Health Experts Say Pfizer Vaccine For Kids 5-11 Are Safe

Nico Payne

As Pfizer awaits approval from the F-D-A on a vaccine for kids ages 5-11, there are still questions surrounding the safety and strength of dosages.

NBC Palm Springs spoke to local experts and parents who are in support of the shot and why they think it will prove to be effective in younger children.

“I think this is going to make a huge difference in the fight against Covid-19,” said Dr. Tanya Altmann with The American Academy of Pediatrics.

The dosage used in the Pfizer study is a smaller amount than the dosage used for those 12 and older and health experts explain that it could carry the same preventative measures.

“The preliminary data that they released publically, that did in fact happen and the ⅓ smaller dose did produce the same prevention effect as the adult dose,” explained Dr. Michael Houge, Loma Linda University School of Pharmacy Deans.

Although the data from Pfizer has not been reviewed or published, the company says results show using a two-dose regimen of the vaccine, three weeks apart is safe and effective.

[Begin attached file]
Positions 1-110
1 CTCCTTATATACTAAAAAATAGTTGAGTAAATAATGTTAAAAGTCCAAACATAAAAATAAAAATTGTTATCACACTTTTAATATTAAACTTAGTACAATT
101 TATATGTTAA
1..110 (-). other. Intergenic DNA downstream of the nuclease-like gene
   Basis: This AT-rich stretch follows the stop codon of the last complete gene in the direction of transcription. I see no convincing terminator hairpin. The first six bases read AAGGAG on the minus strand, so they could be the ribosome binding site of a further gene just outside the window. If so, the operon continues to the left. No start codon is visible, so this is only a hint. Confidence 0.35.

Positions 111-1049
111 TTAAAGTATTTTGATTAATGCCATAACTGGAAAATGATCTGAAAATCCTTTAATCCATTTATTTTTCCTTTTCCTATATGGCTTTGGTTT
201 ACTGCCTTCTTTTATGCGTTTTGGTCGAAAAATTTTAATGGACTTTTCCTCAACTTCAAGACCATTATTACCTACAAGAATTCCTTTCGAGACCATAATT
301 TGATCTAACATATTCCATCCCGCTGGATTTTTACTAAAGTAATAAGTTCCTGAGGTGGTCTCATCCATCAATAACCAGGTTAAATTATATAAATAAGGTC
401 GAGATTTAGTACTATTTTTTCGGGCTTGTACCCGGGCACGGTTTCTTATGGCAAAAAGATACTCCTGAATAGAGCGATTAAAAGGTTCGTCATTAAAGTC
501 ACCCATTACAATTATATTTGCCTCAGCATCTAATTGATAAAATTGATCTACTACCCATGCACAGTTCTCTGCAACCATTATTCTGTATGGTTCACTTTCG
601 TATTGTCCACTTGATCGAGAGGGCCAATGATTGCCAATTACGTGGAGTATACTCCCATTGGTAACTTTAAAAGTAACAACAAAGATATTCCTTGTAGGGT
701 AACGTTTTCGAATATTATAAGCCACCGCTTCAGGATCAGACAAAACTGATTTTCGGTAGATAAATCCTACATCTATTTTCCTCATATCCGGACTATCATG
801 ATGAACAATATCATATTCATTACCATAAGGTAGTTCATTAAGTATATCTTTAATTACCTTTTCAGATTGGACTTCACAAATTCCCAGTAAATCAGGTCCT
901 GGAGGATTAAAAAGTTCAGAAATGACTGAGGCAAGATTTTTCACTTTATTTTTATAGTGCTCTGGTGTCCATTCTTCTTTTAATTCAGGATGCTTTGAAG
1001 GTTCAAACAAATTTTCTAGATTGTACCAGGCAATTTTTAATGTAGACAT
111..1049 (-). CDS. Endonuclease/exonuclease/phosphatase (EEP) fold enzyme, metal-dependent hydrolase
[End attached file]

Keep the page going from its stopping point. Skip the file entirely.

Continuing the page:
“This 5 to 11-year-old group is another group, our immune system is more mature at that stage and we understand how these vaccines work in the body based upon our previous experience with other vaccines,” explained Dr. Houge.

Parents whose kids attend schools in the Desert Sands Unified School District say they are hesitant, but ultimately support the study being done.

“I am thankful that other people are willing to their children sort of try things out and then we learn from that, so, at this point, I don’t fully feel comfortable doing it, but that doesn’t mean I won’t feel comfortable in two or three months, or even two or three weeks,” explained Lynsey Bernardi, DSUSD Parent.

In a house hearing in Washington D.C. Wednesday, doctors said the process to approve this vaccine is a rigorous one.

“We do believe that these vaccines are safe. That the process to bring them to approval even under ‘emergency use authorization’ is a very rigorous process. Nobody wants to put a child at risk. So we believe in the safety of these vaccines for all children when they’re ready,” said Dr. Margaret G. Rush, President of Monroe Carell Jr. Children’s Hospital at Vanderbilt.

“This approach of using a lower dose, the lowest possible effective dose to achieve a positive result is a very good approach and is scientifically sound,” added Dr. Houge

And although kids mostly experience mild symptoms, according to the CDC 548 children have died of Covid-19 in the U.S. so far.

There are current trials underway for children under the age of five, some as young as 6 months old, the results on those trials are expected in the coming months.

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